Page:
Another type of sensor that can be used in measuring biopotentials is a capacitive sensor. Early capacitive sensors required a high mutual capacitance to the body, thereby requiring the sensor to also touch the skin of the patient. The electrodes associated with these types of sensors are strongly affected by lift-off from the skin, particularly since the capacitive sensors were not used with conducting gels. As a result, capacitive sensors have not been found to provide any meaningful benefits and were not generally adopted over resistive sensors. However, advances in electronic amplifiers and new circuit techniques have made possible a new class of capacitive sensor that can measure electrical potentials when coupling to a source in the order of 1 pF or less. This capability makes possible the measurement of bioelectric signals with electrodes that do not need a high capacitance to the subject, thereby enabling the electrodes to be used without being in intimate contact with the subject.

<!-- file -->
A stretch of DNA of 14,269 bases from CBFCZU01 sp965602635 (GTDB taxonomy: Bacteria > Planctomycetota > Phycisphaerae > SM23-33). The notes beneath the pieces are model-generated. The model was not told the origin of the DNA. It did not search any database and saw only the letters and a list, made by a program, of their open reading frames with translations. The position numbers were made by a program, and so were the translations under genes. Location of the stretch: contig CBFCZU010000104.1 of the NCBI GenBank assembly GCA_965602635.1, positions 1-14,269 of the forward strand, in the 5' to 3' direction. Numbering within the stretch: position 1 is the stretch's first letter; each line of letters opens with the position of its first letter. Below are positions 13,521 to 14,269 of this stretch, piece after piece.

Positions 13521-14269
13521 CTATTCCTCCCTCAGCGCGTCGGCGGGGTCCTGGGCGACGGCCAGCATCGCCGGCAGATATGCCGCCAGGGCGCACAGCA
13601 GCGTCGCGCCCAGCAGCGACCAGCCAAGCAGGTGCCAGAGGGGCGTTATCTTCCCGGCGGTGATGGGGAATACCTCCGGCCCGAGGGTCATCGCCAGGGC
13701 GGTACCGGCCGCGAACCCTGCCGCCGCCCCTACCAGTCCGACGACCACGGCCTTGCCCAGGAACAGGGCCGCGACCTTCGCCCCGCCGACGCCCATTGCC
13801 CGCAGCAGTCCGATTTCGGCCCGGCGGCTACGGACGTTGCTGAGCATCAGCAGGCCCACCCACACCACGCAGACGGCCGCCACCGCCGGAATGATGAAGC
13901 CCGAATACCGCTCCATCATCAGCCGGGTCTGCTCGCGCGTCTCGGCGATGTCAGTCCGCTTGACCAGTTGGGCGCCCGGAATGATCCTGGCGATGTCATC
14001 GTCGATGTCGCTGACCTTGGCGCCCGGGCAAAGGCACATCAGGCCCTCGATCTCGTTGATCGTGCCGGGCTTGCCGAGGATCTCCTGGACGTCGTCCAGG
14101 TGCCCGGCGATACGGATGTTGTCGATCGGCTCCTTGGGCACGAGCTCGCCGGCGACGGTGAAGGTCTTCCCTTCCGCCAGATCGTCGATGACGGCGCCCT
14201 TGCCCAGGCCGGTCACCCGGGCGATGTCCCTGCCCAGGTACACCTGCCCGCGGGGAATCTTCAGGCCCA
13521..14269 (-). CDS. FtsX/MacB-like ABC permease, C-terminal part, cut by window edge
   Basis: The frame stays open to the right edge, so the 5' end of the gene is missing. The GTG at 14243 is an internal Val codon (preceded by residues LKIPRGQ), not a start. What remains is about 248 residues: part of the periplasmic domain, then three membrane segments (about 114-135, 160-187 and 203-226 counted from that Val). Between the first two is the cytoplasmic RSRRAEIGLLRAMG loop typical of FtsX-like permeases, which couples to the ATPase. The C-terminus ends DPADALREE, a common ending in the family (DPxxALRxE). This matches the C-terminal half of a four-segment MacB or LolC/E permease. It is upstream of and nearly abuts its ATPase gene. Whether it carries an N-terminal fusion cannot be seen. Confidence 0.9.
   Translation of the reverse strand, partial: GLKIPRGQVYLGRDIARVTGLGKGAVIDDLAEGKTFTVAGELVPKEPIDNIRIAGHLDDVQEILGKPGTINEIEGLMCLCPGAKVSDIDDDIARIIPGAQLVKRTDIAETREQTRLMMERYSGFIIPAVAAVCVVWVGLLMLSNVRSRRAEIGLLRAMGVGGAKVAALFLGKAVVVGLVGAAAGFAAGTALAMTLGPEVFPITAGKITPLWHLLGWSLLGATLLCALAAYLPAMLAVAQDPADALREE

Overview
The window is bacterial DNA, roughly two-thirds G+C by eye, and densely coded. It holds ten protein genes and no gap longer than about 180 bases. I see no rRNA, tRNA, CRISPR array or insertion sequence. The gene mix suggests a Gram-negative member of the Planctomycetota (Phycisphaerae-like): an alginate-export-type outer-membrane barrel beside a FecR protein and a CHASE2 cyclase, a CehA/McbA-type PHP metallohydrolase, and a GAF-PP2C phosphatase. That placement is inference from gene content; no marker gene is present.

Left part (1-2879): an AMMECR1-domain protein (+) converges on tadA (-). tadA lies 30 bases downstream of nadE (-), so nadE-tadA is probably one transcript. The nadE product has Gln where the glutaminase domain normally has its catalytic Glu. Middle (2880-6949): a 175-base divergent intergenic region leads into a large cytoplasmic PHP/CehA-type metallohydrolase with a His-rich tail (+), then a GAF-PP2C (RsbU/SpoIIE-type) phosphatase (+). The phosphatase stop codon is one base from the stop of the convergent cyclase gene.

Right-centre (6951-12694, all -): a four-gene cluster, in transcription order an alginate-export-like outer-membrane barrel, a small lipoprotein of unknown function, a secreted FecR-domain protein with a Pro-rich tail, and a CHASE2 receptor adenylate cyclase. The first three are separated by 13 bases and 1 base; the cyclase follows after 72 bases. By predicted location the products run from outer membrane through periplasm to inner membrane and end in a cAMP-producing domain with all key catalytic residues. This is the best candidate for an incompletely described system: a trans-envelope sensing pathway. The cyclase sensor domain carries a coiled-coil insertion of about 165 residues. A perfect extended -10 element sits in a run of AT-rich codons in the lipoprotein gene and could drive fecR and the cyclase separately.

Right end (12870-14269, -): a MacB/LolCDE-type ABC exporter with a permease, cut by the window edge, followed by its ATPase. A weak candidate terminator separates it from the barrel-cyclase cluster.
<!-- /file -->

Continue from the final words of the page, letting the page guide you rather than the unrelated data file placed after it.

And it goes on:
To enhance the measurement of bioelectric signals, there still exists a need for a system which can unobtrusively measure the signals with minimal set-up or preparation time. In addition, there exists a need for a bioelectric signal measuring system which is convenient to use, both for the patient and an operator, such as a nurse, doctor or technician. Furthermore, there exists a need for an effective bioelectric signal measuring system which can be used on a patient without the patient being cognitive of the system so as to require an absolute minimum intervention or assistance by the patient, particularly in situations wherein the patient cannot aid a nurse, doctor or the like, such as in the case of an infant or an unconscious individual. Specifically, a truly unobtrusive measurement system which does not require patient preparation is needed.